COLONIE — On Siena College’s socially distanced campus on Wednesday, masked students quietly padded in sweatshirts and Birkenstocks to assigned seats under a large white tent — their outdoor classroom.
Others sat at tables in the student center with laptops and headphones, studying or logging into virtual courses.
But some students say they are on edge after Siena College officials took sweeping disciplinary action following a Derby Day gathering that students say got out of control. And a recent email from campus safety to Siena students requesting photos of the weekend bash has some nervous that they could be next.
“There are kids taking pictures of you if you’re congregating outside from their door rooms to send to the dean,” one student wrote to the Times Union. “It is a paranoia going on here.”
Several students told the Times Union that they have reported infractions of Siena’s COVID-19 protocols, noting that most people had no trouble obeying the rules.
“The rules aren’t that difficult,” freshman Lilly Kronau, of Poestenkill, said. “That upsets me. I don’t know why they wouldn’t have the decency and care to make sure that we can all stay on campus.”
Roughly 20 students at Siena College were “temporarily dismissed” from campus housing last week after school officials caught wind of the Sept. 5 event celebrating the Kentucky Derby horse race, which students say drew a crowd of 80 to 100.
Students, stunned by the crackdown, told the Times Union that they saw peace officers walking around the event and chatting with students.
Attendees of the party were cited for violations like failing to wear their masks, holding an impromptu gathering, and drinking alcohol outside. Administrators say investigations are ongoing.
At least five other students were sent home for holding gatherings in their dorm rooms since the beginning of the semester, school officials confirmed.
“We want all of our students – every single one of them – to be successful and happy,” Siena President Chris Gibson said in an interview. “And that’s how we are operating here to have a very safe and effective conveyance of the academic program. It’s clearly challenging under these circumstances, but we are doing our best.”
He emphasized that the dismissals were temporary and that most students would return when the investigation was complete.
“We want everyone here to flourish on our campus and even anyone who might be part of the disciplinary process, we look forward to welcoming them back once this rehabilitation period is over,” Gibson said.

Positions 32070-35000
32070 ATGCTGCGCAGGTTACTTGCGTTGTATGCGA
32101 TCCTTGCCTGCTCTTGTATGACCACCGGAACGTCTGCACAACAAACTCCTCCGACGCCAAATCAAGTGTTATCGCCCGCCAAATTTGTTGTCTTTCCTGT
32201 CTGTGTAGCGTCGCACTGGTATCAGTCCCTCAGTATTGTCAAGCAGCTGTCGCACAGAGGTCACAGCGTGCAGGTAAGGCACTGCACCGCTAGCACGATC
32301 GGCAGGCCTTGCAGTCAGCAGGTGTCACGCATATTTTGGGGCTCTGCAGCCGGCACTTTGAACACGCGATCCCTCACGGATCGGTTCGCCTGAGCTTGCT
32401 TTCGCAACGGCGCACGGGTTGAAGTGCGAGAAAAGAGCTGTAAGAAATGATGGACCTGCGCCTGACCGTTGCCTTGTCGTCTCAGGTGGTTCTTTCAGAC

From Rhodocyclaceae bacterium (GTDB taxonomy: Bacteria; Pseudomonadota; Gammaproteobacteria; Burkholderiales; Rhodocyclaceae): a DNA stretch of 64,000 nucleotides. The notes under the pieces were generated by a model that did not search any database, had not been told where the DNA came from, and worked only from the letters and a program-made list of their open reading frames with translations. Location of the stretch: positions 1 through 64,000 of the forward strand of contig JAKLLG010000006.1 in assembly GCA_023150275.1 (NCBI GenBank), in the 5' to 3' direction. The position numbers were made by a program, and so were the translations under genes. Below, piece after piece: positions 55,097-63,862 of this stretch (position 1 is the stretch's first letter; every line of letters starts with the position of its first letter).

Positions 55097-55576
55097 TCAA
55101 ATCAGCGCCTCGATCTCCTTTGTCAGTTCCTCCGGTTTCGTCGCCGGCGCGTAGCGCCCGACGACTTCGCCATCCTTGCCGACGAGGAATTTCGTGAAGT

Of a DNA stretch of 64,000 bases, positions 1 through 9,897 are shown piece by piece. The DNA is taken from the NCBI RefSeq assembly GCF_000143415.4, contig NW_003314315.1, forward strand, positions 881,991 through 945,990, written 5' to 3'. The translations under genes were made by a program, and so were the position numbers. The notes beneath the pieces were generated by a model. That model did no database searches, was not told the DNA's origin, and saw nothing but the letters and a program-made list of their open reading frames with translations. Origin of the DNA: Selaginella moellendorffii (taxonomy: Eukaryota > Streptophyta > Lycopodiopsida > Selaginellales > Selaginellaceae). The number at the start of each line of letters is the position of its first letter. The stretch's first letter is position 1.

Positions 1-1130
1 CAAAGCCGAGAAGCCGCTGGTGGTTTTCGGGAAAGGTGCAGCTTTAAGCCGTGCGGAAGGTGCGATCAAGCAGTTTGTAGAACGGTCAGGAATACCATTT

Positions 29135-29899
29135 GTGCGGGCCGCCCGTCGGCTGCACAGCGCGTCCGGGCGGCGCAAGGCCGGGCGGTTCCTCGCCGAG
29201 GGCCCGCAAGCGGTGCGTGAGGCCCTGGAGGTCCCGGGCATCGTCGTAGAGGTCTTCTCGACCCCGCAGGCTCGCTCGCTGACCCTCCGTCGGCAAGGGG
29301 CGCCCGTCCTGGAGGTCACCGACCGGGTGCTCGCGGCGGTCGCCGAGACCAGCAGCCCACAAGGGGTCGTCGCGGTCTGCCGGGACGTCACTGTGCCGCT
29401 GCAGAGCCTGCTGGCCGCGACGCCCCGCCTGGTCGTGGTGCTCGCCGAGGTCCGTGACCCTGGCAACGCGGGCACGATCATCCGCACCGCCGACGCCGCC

Students on the tight-knit campus – 2,200 of 3,000 Siena students have elected to live in the dorms this year – had mixed feelings about the crackdown but many were glad to see administration was taking action.
“I have seen many people be sent home because they brought someone from the outside in,” Angelee Carino, a freshman from the Bronx, said. “The fact that Siena is taking that precaution, it does make me feel safer.”
Students are discouraged from leaving the sprawling campus and they must wear masks every time they leave their rooms. They signed a pledge before arriving on campus, but admit that the rules can sometimes feel arbitrary.
Meredith Buono, a freshman from Valatie, noticed that resident assistants walked around the dorms telling students to put masks on when they have guests over, even if they were seated six feet apart. During meals, she and her friends can eat together without masks.
“You’d think if you are in an open space with nobody around you, you can have your mask off outside, but they really don’t want you to do that either, so it’s been really restricting,” Buono said. “I think some people are starting to get over it and not wearing their masks because they are tired of it.”
Making friends under pandemic conditions is a challenge, so the college has organized virtual events for first-year students.
“It’s more limited, there are fewer people gathering, but I have made a lot of friends, even though we are in a pandemic,” said Miykael Locke, a chemistry major from Schenectady.
So far, Siena College has seen few COVID-19 cases, with its third since the start of the semester reported on Wednesday.
That’s in contrast to other colleges and universities, like University at Albany, which have seen a recent surge in infections. Schools in the SUNY system risk having students locked down or sent home for the semester if they surpass the state’s threshold.
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In addition to closely monitoring student behavior, the college has ramped up its testing protocol. Officials strongly recommended students get COVID-19 tests before arriving on campus, but only 20 percent of students complied, according to Siena officials.
Siena College researchers have also been studying wastewater as a form of surveillance testing. On Tuesday, the college announced that it found traces – though an unquantifiable amount – of the RNA associated with the coronavirus in the water. They are zeroing in on specific buildings to see if the infection came from the campus community or an outside source.
“When we get a reading like this, which is close to the instrument – which means it’s possible we have an infection … we are dialing in and actually going to floors,” Gibson said.
The college has also partnered with an outside lab to conduct random nasal swab tests on 2 percent of the campus population each week.
While the disciplinary measures may seem harsh to students, Gibson emphasized that the vast majority were following the rules and doing their part to keep the campus safe.
“The administration is just trying to follow the evidence and get it right,” Gibson said.